According to some people, every great work of art starts with a vision. But because great works of art are usually the creation of one individual, artists never have to deal with competing visions. And they especially don’t have to deal with deer and husbands that somewhat like grass. Clearly, our property will never be a work of art. But that’s actually for the best, as our yard isn’t going to be hanging sterile in a museum. Rather, it’s part of the living, changing ecosystem of our neighborhood.
As I started planning this year’s garden, we’ve had competing ideas and passionate “discussions” here at Chez Shea. I had been reading Gaia’s Garden, which is about using permaculture to have your yard serve a number of purposes, including growing food, producing useful materials like wood, and providing wildlife habitat. It shows diagrams of ¼ acre yards, about the size of ours, ringed with fruit orchards and lush ferns. Shortly after reading most of Gaia’s Garden, I bought the Edible Front Yard, which tempts readers with full-color, full-page photographs of delicious and pretty fruits and vegetables.
Enthused after absorbing all of this information and all of those lovely photos, I started sketching out what our yard could become. I separated the yard into zones, as Gaia’s Garden suggests, with Zone 1 requiring the most intensive use and care. As such, Zone 1 encompasses our deck and along our shed, where I plan to have an herb box, a grapevine, and the composter. Zone 2, which is semi-intensively cultivated, mainly includes our main garden area and some blueberry bushes. It also included strawberries, artichokes and leeks along the front walkway and a field of lettuce near the side of the house. Currently, we don’t have a Zone 3 or 4, which is an area meant for low intensity cultivation, like growing wood for timber and pasturing. Zone 5 is supposed to be an unmanaged zone – the closest we get to that now is under the big tree that hangs over from the cemetery.
Wrapped up in my grand plans, I showed my diagram to Chris, expecting his reaction to mirror mine. Not so much. He looked at my scribbled piece of paper, raised an eyebrow, and said, “Seriously?” Well, yeah, seriously. Why else would I spent the time sketching this out? Of course, his question was only hypothetical, as he knows I tend to be dead serious about these subjects. We haven’t been together for 10 years without him figuring that one out. After getting a bit huffy about his reaction, I calmed down and listened to what he had to say.
As it turns out, he had some good advice. He pointed out that my “field of lettuce” would essentially be a deer salad bar. As we already get a lot of deer in our yard from the cemetery we’re near, having a portion of the yard that just screams “eat me” might not be a great idea. Similarly, the plants I wanted to place along the walkway are all rather leggy or sprawling plants, that could end up making the walkway look quite messy. I also realized the front yard area where I wanted to rip up the grass and replace it with vegetables is where our neighbor’s kids play. As they currently rip out our grass, putting more delicate food plants there would be a terrible idea.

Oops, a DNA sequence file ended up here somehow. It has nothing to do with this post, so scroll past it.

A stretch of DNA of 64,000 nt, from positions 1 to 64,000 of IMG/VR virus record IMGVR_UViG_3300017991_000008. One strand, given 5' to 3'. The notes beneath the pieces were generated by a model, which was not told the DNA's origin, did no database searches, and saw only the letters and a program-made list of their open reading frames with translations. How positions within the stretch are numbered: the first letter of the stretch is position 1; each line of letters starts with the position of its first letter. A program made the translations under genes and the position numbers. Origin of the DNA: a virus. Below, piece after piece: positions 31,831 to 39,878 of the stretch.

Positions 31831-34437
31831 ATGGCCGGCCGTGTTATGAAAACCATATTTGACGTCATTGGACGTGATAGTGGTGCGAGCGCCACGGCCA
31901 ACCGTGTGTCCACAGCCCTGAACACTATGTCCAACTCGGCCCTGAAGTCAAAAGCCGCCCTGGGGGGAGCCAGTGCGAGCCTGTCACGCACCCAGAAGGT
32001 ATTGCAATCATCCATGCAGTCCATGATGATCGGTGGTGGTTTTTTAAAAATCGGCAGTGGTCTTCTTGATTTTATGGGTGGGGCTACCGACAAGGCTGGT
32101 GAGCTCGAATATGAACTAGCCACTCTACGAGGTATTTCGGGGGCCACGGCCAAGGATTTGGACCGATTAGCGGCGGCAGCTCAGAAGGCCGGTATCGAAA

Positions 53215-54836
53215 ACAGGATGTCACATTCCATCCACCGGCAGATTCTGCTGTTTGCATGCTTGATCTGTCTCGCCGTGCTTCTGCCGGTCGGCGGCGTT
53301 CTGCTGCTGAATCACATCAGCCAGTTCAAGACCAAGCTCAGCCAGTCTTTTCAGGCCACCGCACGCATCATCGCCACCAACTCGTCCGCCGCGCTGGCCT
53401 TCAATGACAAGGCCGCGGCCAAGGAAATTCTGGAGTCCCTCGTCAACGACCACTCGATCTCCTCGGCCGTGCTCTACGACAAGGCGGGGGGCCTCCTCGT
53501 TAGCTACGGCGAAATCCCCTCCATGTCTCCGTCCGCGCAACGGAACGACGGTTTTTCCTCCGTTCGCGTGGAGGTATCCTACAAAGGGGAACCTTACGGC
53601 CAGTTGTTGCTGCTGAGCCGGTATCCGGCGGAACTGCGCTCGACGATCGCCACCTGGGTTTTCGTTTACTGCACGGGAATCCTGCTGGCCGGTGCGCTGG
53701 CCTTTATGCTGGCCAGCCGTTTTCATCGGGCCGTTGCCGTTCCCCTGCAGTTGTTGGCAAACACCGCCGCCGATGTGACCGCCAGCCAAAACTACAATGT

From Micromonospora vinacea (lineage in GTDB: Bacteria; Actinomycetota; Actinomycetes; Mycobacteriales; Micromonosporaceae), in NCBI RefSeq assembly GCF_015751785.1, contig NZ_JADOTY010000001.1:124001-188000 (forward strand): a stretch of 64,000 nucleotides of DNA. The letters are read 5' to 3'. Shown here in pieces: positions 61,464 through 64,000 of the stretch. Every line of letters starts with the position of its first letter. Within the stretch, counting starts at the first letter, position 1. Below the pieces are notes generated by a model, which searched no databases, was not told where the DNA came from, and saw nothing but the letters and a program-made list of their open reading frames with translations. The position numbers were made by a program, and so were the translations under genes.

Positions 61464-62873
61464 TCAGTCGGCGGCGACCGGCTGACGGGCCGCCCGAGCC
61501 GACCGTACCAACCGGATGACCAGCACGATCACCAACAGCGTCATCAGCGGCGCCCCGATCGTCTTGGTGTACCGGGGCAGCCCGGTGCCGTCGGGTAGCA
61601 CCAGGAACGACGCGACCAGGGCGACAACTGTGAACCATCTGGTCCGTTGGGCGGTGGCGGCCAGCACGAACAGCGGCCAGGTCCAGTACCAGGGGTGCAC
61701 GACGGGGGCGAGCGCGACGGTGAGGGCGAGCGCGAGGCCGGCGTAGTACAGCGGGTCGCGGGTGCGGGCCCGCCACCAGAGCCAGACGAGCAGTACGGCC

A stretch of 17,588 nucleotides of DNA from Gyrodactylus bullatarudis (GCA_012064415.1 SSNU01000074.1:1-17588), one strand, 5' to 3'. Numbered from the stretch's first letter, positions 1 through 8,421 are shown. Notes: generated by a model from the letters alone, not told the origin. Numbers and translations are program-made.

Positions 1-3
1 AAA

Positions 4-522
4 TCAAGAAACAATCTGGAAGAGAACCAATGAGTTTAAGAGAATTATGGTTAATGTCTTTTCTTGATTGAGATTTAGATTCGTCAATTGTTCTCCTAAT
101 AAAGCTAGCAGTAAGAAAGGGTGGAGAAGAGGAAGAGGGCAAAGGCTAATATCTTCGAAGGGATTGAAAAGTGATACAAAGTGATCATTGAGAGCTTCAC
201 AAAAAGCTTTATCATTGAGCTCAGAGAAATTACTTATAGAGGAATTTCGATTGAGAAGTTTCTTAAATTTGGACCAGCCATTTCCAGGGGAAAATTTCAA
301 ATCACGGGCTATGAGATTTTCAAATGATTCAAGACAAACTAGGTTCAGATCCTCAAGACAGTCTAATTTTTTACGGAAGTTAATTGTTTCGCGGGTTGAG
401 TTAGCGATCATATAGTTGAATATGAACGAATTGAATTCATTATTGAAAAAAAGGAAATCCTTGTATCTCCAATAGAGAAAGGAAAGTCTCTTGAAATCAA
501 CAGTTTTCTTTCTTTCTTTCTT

Through mutual discussion, we decided that we would keep a few pieces of the plan. Of course, we have our main vegetable beds and the grape vine, which Chris wanted in the first place. I relocated the artichokes to the side of the house, where they would be less obvious. We may place a strawberry patch in front of them, as there’s not much grass there anyway. The blueberry bushes are staying, but we’re just starting with one of them to see how it goes. We’ll still have the rain barrels, although I have to install them.
Here’s our final version:
Honestly, I’m not sure why I was so surprised by his reaction and subsequent useful feedback. First, I should know better when I assume he doesn’t care much, as I’ve found out during wedding planning, choosing furniture, and picking curtains. He has opinions about things that many men, including and especially my Dad, couldn’t care all that much about. Secondly, I know that he enjoys gardening and has looked forward to it. When we volunteered in Maine at H.O.M.E., one of his most enjoyable afternoons was taking care of the very large garden there. Lastly, I need to remember that just because I spend more time on something doesn’t make me the end all and be all expert. As a writer, I know this lesson. Even the most talented, dedicated writers have editors – and it makes you a better writer! I just sometimes forget to apply it to the rest of my life.
So we’re figuring it out together now. Now, we just have to figure out where to place that darn blueberry bush…
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